Here’s a Great Intro to Studio Lighting to Help You Easily Capture Beautifully Lit Images (VIDEO)

If you’ve wanted to learn more about studio lighting but have been too intimidated to take the plunge, the below video from Mango Street is a great place to get started. Led by special guest photographer Daniel DeArco, the video is designed to help you easily integrate studio lighting into your workflow so you can create strikingly lit images.

Along with demystifying the process, DeArco explains that you don’t, necessarily, need to buy a lot of expensive lighting gear to get great shots.

“A big misconception in studio lighting is that you need these big expensive packs and flashes to do the entire job,” DeArco says. “And that when you get them you have to use the entire power it contains, which is not the case at all.”

In the video, DeArco uses the Flashpoint XPLOR 600 ($749) but notes he could also have used just speedlights. (Look for a review of the Flashpoint XPLOR 600 in Shutterbug’s September 2017 issue.)

“If there are people out there like Joe McNally shooting editorial jobs and everything with Speedlites their entire career, you can use one flash and get a lot done,” he says.

The key to DeArco's approach is to use both natural light and flash in the studio but to “prioritize the natural light first.”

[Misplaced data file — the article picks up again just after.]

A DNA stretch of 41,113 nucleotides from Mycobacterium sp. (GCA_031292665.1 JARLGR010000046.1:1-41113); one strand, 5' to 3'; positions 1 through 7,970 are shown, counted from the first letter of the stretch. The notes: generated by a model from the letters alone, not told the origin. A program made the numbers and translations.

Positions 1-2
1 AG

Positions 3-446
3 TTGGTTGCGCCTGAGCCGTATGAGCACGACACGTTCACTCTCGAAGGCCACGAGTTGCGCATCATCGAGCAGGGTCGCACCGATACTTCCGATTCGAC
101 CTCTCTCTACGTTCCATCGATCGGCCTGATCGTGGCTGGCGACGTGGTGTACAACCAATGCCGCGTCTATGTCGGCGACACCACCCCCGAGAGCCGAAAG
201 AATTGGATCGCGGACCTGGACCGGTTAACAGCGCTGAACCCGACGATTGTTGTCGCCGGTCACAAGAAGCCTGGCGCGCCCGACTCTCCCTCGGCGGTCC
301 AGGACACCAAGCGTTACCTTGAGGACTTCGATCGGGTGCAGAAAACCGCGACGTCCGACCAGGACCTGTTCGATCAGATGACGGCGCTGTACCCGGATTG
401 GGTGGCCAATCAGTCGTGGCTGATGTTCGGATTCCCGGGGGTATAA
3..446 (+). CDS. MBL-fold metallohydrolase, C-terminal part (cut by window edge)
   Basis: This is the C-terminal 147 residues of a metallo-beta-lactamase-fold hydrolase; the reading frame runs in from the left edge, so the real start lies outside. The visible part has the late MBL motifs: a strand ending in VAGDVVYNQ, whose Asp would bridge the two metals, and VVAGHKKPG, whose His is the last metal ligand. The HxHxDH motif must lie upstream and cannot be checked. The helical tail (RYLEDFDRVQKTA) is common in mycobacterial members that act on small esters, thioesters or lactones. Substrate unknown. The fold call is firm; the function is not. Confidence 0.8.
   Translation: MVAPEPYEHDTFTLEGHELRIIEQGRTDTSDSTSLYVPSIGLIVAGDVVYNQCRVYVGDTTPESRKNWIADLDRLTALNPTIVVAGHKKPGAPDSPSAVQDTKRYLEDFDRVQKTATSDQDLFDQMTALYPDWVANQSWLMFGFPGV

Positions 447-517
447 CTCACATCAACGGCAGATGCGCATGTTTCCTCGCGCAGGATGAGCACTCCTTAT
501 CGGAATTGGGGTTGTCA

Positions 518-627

His lighting method is best describe as the DeArco Diamond, which puts ISO, Shutter Speed and Aperture on the top of the diamond as “the definitives," with flash in the bottom corner to form the diamond.

A key point is not to overpower the flash or the subject.

“When shooting wide open I start with the power really, really low,” he says while noting that the Flashpoint system is at 1/128th power. “You don’t want to overdo the flash when you throw it in the mix.”

In summary, here are the three main points that DeArco explains in the video below:

1. Keep It Simple: Prioritize One Light Source First

2. Have a Go-To Hard Light and Soft Light Setup

3. Experiment: Knowledge of Studio Lighting Will Make You a More Well-Rounded Photographer

Give it a watch and try for yourself.